Program Highlights

Keynote 1

  • Urs Niesen, Qualcomm-Flarion Inc.

    “Coded Caching for Content Distribution”

    Abstract: Caching is an important component of content distribution networks. The traditional role of caching is to allow delivery of content to an end user from a nearby cache rather than from a remote server. While this approach is optimal for systems with a single cache, recent work in Information Theory shows this to be significantly suboptimal for systems with multiple caches. Instead, cache memories should be used to enable coded multicasting opportunities. This talk surveys these recent developments. We discuss both the fundamental performance limits of cache networks and the practical challenges that need to be overcome in real-life scenarios.

Keynote 2

  • Karl H. Johansson. KTH Royal Institute of Technology

    “Cooperative Road Freight Transport: Opportunities and Challenges in Networking and Control”

    Abstract: Freight transportation is of utmost importance for our society. Road transport accounts for about 26% of all energy consumption and 18% of greenhouse gas emissions in the EU. Despite this influence, road goods transportation is mainly done by individual long-haulage trucks with no real-time coordination or global optimisation. In this talk, we will discuss how modern information and communication technology supports a cyber-physical transportation system architecture with an integrated logistic system coordinating fleets of trucks travelling together in vehicle platoons. From the reduced air drag, platooning trucks travelling close together can save more than 10% of their fuel consumption. In addition, by automating the driving, it is possible to change driver regulations and save even more costs. Control, communication, and estimation problems on various level of this transportation system will be presented. It will be argued that a system architecture utilising vehicle-to-vehicle and vehicle-to-infrastructure communication enable robust and safe control of individual trucks as well as optimised vehicle fleet collaborations and new market opportunities. Extensive experiments done on European highways will illustrate system performance and safety requirements. The presentation will be based on joint work over the last ten years with collaborators at KTH and at the truck manufacturer Scania.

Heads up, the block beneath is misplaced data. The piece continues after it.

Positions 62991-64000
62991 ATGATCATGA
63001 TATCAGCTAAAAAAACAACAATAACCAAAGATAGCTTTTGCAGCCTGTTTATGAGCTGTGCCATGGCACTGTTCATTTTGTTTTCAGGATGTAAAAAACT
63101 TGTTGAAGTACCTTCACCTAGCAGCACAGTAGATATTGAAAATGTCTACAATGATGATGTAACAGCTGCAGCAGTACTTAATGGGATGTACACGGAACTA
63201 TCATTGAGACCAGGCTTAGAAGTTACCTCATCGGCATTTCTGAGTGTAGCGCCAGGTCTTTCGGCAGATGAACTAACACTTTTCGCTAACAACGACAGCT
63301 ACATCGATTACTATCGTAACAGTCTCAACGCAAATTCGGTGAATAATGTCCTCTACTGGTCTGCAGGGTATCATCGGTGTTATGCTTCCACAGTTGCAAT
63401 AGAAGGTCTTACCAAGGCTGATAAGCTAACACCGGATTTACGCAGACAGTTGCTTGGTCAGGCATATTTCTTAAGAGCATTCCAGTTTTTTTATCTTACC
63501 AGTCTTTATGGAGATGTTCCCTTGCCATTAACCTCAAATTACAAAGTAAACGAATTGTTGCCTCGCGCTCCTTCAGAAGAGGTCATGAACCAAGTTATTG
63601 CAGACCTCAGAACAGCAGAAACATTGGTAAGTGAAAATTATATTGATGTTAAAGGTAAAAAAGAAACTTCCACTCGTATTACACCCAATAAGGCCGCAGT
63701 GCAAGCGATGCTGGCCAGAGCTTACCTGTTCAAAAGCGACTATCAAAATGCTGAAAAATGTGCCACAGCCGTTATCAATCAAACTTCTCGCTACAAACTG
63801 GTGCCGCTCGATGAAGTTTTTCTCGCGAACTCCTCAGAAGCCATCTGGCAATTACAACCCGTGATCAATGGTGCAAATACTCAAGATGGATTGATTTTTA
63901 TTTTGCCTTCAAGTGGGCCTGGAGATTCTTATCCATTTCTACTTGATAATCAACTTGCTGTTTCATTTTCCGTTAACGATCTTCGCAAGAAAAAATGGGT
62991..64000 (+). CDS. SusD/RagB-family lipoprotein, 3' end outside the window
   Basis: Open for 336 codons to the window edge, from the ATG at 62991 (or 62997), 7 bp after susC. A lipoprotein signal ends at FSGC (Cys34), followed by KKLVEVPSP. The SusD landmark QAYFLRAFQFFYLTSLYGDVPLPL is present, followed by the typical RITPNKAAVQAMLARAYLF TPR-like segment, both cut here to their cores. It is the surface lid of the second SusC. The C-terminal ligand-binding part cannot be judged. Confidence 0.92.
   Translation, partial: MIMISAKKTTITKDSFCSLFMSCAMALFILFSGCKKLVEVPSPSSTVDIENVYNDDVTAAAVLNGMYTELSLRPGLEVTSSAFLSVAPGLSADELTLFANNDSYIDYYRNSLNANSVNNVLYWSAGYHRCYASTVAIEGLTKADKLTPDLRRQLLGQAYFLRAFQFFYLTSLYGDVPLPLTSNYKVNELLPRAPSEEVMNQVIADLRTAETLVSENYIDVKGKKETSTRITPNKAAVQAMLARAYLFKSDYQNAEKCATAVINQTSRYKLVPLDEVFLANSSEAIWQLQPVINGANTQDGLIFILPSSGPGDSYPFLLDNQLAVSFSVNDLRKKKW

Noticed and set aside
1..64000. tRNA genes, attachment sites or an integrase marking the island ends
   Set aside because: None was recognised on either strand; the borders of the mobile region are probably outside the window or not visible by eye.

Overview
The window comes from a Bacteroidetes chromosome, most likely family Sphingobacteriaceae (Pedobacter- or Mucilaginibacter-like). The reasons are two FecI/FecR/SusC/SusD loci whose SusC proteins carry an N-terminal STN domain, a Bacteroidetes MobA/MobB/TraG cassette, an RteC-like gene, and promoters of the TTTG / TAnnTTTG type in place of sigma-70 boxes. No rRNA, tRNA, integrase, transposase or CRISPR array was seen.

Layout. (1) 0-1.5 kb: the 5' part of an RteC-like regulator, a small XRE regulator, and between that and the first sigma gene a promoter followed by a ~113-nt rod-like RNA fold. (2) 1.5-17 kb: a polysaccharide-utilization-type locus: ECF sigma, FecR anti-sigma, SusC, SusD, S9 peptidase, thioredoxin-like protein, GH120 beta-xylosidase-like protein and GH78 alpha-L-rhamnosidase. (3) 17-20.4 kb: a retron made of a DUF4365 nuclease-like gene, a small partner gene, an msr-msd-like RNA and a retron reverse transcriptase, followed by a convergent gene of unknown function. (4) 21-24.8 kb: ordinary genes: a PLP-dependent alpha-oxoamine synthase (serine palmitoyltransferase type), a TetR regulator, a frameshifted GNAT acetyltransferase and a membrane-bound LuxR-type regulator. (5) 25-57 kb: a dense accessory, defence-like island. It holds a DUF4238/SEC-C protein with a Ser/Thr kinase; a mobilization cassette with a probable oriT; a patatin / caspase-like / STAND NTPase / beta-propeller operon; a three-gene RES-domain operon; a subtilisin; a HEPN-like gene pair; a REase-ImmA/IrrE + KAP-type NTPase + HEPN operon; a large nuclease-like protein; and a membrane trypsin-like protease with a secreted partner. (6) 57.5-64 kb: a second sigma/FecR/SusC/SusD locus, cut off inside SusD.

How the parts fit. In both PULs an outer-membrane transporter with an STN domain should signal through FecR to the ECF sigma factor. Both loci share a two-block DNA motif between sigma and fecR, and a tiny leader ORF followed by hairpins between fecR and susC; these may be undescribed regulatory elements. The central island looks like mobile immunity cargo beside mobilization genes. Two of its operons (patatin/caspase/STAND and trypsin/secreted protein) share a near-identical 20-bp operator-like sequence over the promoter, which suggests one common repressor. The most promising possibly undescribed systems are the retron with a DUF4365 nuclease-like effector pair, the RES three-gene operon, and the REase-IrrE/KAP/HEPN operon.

Bio: Karl Henrik Johansson is Director of the Stockholm Strategic Research Area ICT The Next Generation and Professor at the School of Electrical Engineering and Computer Science, KTH Royal Institute of Technology. He received MSc and PhD degrees from Lund University. He has held visiting positions at UC Berkeley, Caltech, NTU, HKUST Institute of Advanced Studies, and NTNU. His research interests are in networked control systems, cyber-physical systems, and applications in transportation, energy, and automation. He is a member of the IEEE Control Systems Society Board of Governors, the IFAC Executive Board, and the European Control Association Council. He has received several best paper awards and other distinctions. He has been awarded Distinguished Professor with the Swedish Research Council and Wallenberg Scholar. He has received the Future Research Leader Award from the Swedish Foundation for Strategic Research and the triennial Young Author Prize from IFAC. He is Fellow of the IEEE and the Royal Swedish Academy of Engineering Sciences, and he is IEEE Distinguished Lecturer.

Keynote 3

  • Kyle Jamieson, Princeton

    “Wi-Fi Goes to Town: Techniques for Rapid Picocell Switching for Extreme Mobility”

    Abstract: Wi-Fi Goes to Town is a Wi-Fi based roadside hotspot network designed to operate at vehicular speeds and picocell (meter-sized) cells. Wi-Fi Goes to Town APs make delivery decisions to the vehicular clients they serve at millisecond-level granularities, exploiting very fine-grained path diversity in roadside networks. In order to accomplish this, we introduce new buffer management algorithms that integrate with 802.11 frame aggregation to allow participating APs to manage each others’ queues, rapidly quenching each others’ transmissions and flushing each others’ queues.

    Bio: Kyle Jamieson is an Associate Professor in the Department of Computer Science at Princeton University and Honorary Reader at University College London. His research focuses on building mobile and wireless systems for sensing, localization, and communication that cut across the boundaries of digital communications and networking. He received the B.S. (Mathematics, Computer Science), M.Eng. (Computer Science and Engineering), and Ph.D. (Computer Science, 2008) degrees in Computer Science from the Massachusetts Institute of Technology. He then received a Starting Investigator fellowship from the European Research Council, the Google Faculty Research Award, and the ACM SIGMOBILE Early Career (“Rockstar”) Award.